The plastic bottom floor is replaced with a welded wire floor. This is In order that the chickens waste will fall on the ground instead the cube.  It can have either a 110 v or solar automatic door opener/closer.  The red and green lights on the front, tell if the door is open or closed.

The Chicken Sanctuary is moved to new pasture location or different part of our yard every few days, which saves chicken feed.  Since it is moves, we never have to clean the chicken coop.

The Cube is just the foundation and can be designed to look like a barn or anything else…….

After the Dome is moved and the Cube is inserted into the Dome to make what we call our Chicken Sanctuary.

What is a Chicken Tractor?

Chicken Tractor is any structure that can be moved from place to place with a bunch of chickens housed in it.

The chickens living in the Chicken Sanctuary© do what chickens are so good at: scratching up the soil and turning it over, making short work of anything to be found, and spreading their manure the in the space available to them, not to mention producing eggs and more chickens.  If you mulch with wood chips each new area heavily it is a great way to start a chicken garden.

 Chickens Need Space

 The problem with a normal a Chicken Tractor, even is it a two story model that it is large enough to house the chickens on the top floor, it has to be moved daily because the lower level is not enough grass area for hungry chickens.  One must set aside four square feet of floor space per hen, minimum. Less than that and hens will have behavioral issues, such as feather picking and bullying. Even if you have a small backyard, it’s not a great idea to keep just one hen. Chickens are flock animals and need to be with others of their kind. Start with a minimum of three chickens

Chicken manure is 75 percent liquid, which evaporates and dampens the air in the coop. As the manure decomposes, it gives off ammonia fumes, but not in the Cube.

Roosting is a wood bar placed at the highest place in the Cube.  Since chickens like to cozy up next to each other, at bedtime your chickens will jostle for a favorite spot next to their buddies. Plan on a minimum of six linear inches per hen. The roost should be at least eighteen inches off of the floor. Chickens poop a lot, when they sleep.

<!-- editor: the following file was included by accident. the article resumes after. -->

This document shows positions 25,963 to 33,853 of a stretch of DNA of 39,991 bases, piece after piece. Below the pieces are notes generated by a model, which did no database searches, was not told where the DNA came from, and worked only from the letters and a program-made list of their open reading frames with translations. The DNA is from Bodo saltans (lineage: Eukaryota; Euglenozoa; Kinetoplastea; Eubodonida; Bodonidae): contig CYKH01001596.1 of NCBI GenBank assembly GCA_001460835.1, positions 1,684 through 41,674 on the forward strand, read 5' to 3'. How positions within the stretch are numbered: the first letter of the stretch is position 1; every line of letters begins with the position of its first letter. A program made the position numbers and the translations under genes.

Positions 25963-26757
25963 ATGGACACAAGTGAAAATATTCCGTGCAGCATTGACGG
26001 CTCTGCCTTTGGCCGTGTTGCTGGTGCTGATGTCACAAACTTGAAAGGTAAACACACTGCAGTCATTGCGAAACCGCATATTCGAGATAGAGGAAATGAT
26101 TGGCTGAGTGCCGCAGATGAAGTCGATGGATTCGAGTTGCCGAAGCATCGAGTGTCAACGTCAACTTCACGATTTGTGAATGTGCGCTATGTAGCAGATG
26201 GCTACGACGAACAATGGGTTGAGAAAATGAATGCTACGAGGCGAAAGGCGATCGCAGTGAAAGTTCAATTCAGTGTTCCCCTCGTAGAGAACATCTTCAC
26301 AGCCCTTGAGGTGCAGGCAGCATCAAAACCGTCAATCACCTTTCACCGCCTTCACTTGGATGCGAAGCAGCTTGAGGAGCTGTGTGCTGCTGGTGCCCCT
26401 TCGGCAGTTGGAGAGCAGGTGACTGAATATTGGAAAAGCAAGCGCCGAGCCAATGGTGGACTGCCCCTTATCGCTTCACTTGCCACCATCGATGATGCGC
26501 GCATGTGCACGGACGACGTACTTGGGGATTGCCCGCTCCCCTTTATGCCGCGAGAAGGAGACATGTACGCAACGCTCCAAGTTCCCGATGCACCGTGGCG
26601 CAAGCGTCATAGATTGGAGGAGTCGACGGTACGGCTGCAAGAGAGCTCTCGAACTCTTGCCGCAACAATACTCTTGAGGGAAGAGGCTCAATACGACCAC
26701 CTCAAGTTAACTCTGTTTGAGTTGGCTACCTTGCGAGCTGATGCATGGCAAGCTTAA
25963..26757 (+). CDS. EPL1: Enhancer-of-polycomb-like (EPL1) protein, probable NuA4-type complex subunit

Ventilation is 6 in hole in the top of the Cube, with ten (10) one (1) inch holes in the bottom of in the side of the Cube.

Sunlight is necessary for egg laying and to stave off disease. Chickens can’t see in the dark. If your coop is dark your hens will stay put on their roosts, even if the sun is shining outside. They won’t eat enough to be able to make eggs. And if your hens are in the dark, they won’t lay them either. Sunlight is also a natural disinfectant. Our Cube let that sun shine light in.

 Eggs laying nest is a 6-gallon buckets mounted in the Cube.  Hens lay eggs inside of the Cube in nesting buckets. These should be lower than the roosts, so that the hens won’t sleep in them and about 16-inches square.  They are designed to roll the eggs away from the chicken to keep it clean.  One nest bucket is  plenty for a flock of up to a eight (8) hens.

A 15 Gal No Waste Chicken Feeder is attached to the outside of the Cube.  It hold up to  100 lbs of chicken feed. pic-6_400

How is the Dome made?

The base is made from connecting 3 pieces of 10-foot sections of pipe with six (6) ¾ pvc tees slipped on each 10-foot section.  Plus:

Five (5) long pieces of ½ pipe @ 15 ft.

Five (5) short pieces of ½ pipe @ 10.5 ft.

The end of all the pipes are placed into the base ¾ tees. Tees are used and can be moved around the base circle as we need to move them to make the door opening, to make the cube opening and to attach the deer netting.   Once of the long and short are place where they cross, they are connected with UV resistant cable ties.

Once cable ties are in place, put a screw into base ¾ tee and ½ pvc pipe to secure them so the Dome now can be moved by one person.

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This entry was posted on June 19, 2021 by .